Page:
RELRO: RELocation Read-Only

This article was originally posted to on Jun 2, 2011.

This article describes ELF relocation sections, how to abuse them for arbitrary code execution, and how to protect them at runtime.

ELF Relocation Sections

A dynamically linked ELF binary uses a look-up table called Global Offset Table (GOT) to dynamically resolve functions that are located in shared libraries.

80484da:       e8 95 fe ff ff        call   8048374 <printf@plt>
08048374 <printf@plt>:
8048374: ff 25 54 97 04 08 jmp DWORD PTR ds:0x8049754
804837a: 68 20 00 00 00 push 0x20
804837f: e9 a0 ff ff ff jmp 8048324 <_init+0x30>
Contents of section .got.plt:
8049738 6c960408 00000000 00000000 3a830408 l...........:...
8049748 4a830408 5a830408 6a830408 7a830408 J...Z...j...z...
8049758 8a830408 9a830408 ........
  • Because the GOT contains data used by different parts of the program directly, it needs to be allocated at a known static address in memory.
  • Because the GOT is “lazy binded,” it needs to be writable.

GOT Overwrite

Since we know that the GOT lives in a predefined place and is writable, all that is needed is a bug that lets an attacker write four bytes anywhere. We’ll use the following vulnerable program to simulate that. Note that we are operating on the same binary we examined above.

// Include standard I/O declarations
#include <stdio.h>
// Include string declarations
#include <string.h>
// Program entry point
int main(int argc, char** argv) {
// Terminate if program is not run with three parameters.
if (argc != 4) {
// Print out the proper use of the program
puts("./a.out <size> <offset> <string>");
// Return failure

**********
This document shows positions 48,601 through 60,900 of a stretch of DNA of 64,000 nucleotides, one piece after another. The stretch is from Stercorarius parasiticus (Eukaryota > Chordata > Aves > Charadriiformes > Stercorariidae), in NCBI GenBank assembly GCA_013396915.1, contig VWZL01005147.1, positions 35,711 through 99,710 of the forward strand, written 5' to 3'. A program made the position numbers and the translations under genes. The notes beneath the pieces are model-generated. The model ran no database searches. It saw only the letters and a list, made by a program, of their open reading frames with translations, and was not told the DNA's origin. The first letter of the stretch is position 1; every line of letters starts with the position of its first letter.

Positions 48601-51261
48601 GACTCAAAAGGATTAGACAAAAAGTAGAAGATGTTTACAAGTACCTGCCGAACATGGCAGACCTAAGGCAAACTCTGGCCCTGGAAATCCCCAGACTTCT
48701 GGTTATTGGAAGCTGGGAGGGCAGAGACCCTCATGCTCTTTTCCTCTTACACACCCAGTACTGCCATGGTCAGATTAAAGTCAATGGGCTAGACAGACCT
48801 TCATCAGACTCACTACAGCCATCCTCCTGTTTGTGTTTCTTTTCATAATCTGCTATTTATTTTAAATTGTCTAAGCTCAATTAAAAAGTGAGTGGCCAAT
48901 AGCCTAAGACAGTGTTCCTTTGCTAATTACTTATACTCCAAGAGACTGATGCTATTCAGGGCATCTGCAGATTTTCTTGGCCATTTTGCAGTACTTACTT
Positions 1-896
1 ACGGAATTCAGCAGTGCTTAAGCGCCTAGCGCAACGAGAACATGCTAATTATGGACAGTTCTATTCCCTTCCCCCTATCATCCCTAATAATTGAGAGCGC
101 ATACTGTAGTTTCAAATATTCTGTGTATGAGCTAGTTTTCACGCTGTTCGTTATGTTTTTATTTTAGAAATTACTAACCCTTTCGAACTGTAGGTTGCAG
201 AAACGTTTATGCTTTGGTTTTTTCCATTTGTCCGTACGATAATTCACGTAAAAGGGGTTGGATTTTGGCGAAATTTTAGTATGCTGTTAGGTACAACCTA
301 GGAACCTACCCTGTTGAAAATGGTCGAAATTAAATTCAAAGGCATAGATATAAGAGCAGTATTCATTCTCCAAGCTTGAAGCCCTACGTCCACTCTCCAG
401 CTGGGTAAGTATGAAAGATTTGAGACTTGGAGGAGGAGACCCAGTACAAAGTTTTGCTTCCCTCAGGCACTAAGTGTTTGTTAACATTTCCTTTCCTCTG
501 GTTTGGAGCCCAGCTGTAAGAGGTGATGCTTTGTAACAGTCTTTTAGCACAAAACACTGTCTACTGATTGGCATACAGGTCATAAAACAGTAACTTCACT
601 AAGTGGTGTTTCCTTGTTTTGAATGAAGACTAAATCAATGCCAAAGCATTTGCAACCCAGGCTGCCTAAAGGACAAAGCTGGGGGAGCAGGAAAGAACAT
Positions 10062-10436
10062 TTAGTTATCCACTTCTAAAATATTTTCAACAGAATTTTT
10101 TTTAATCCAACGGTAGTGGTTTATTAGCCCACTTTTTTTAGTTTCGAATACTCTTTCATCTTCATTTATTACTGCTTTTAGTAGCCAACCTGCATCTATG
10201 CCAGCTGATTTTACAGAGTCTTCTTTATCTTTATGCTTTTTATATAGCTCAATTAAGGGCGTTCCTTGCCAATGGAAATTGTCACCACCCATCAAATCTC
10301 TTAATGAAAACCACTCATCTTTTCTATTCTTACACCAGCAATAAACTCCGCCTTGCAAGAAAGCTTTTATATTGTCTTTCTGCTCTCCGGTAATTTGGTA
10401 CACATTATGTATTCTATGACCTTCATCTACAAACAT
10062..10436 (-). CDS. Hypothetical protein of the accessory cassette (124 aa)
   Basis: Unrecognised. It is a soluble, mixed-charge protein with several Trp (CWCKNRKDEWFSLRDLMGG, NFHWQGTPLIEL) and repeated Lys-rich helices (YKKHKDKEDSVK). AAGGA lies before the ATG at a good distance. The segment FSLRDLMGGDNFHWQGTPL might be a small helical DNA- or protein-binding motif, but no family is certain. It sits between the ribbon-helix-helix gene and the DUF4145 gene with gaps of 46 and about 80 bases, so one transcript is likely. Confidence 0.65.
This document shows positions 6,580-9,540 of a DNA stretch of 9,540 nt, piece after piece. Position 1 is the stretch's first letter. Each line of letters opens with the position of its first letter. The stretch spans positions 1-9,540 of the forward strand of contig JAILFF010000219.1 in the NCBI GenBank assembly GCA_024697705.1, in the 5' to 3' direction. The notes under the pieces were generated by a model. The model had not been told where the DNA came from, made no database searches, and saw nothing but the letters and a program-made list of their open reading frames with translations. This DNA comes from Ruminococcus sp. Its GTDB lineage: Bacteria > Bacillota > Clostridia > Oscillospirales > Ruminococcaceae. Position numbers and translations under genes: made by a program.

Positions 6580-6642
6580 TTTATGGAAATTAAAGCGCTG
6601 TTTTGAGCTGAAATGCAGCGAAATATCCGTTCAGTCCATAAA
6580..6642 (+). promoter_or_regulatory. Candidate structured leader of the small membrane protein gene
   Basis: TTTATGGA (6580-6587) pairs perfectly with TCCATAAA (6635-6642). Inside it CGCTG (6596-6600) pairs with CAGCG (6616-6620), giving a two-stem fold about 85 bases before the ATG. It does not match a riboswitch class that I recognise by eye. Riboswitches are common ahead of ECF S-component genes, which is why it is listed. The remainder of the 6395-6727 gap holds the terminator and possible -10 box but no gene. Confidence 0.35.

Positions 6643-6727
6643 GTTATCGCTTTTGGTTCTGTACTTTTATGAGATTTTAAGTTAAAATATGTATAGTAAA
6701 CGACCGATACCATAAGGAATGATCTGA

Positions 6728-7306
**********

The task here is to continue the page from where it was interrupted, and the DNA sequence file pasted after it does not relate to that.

return -1;
// Convert size to an integer
int size = atoi(argv[1]);
// Convert offset to an integer
int offset = atoi(argv[2]);
// Place string into its own string on the stack
char* str = argv[3];
// Declare a 256 byte buffer on the stack
char buffer[256];
// Print the location of the buffer for calculating the offset.
printf("Buffer:\t\t%8x\n", &buffer);
// Fill the buffer with the letter 'A'.
memset(buffer, 65, 256–1);
// Null-terminate the buffer.
buffer[255] = 0;
// Attempt to copy the string into the specified location.
strncpy(buffer + offset, str, size);
// Print out the buffer.
printf('%s', buffer);
// Return success
return 0;
(gdb) x 0x08049754
0x8049754 <_GLOBAL_OFFSET_TABLE_+28>: 0x0804837a
(gdb) p -(0xbffff284 - 0x08049754) % 0x80000000
$1 = 1208263888
(gdb) r 4 1208263888 \$\$\$\$
Starting program: /home/hake/code/relro/c 4 1208263888 \$\$\$\$
Buffer: bffff284
Program received signal SIGSEGV, Segmentation fault.
0x08048374 in printf@plt ()
(gdb) x 0x08049754
0x8049754 <_GLOBAL_OFFSET_TABLE_+28>: 0x24242424

RELRO: RELocation Read-Only

To prevent the above exploitation technique, we can tell the linker to resolve all dynamically linked functions at the beginning of execution and make the GOT read-only. Note that we are operating on a different binary below compiled from the same source code.

80484fa:       e8 95 fe ff ff         call   8048394 <printf@plt>08048394 <printf@plt>:
8048394: ff 25 f0 9f 04 08 jmp DWORD PTR ds:0x8049ff0
804839a: 68 20 00 00 00 push 0x20
804839f: e9 a0 ff ff ff jmp 8048344 <_init+0x30>
Contents of section .got:
8049fd4 fc9e0408 00000000 00000000 5a830408 ............Z...
8049fe4 6a830408 7a830408 8a830408 9a830408 j...z...........
8049ff4 aa830408 ba830408 00000000 ............
(gdb) x 0x08049ff0
0x8049ff0 <_GLOBAL_OFFSET_TABLE_+28>: 0x0804839a
(gdb) p -(0xbffff284 - 0x08049ff0) % 0x80000000
$1 = 1208266092
(gdb) r 4 1208266092 \$\$\$\$
Starting program: /home/hake/code/relro/r 4 1208266092 \$\$\$\$
Buffer: bffff284
Program received signal SIGSEGV, Segmentation fault.
strncpy (s1=0x8049ff0 "ph\027", s2=0xbffff5fc "$$$", n=4) at strncpy.c:43
43 strncpy.c: No such file or directory.
in strncpy.c
(gdb) x 0x08049ff0
0x8049ff0 <_GLOBAL_OFFSET_TABLE_+28>: 0x00176870

Some Handy Commands

Display Dynamic Relocation Entries objdump -R YOUR_BINARY
Show Program Header Table readelf -l YOUR_BINARY
Show Section Header Table readelf -S YOUR_BINARY
Display Relocations readelf -r YOUR_BINARY


Jon Oberheide


[1] Manual page ld(1)

Related Resources

RELRO — A (not so well known) Memory Corruption Mitigation Technique
How to Hijack the Global Offset Table with pointers
Chapter 9. Dynamic Linking: Global Offset Tables
The ELF format — How programs look from the inside
Resolving ELF Relocation Name / Symbols

Risk philosopher. CISO. Team and program builder. Ex-vulnerability researcher. Ex-CTF organizer and competitor.

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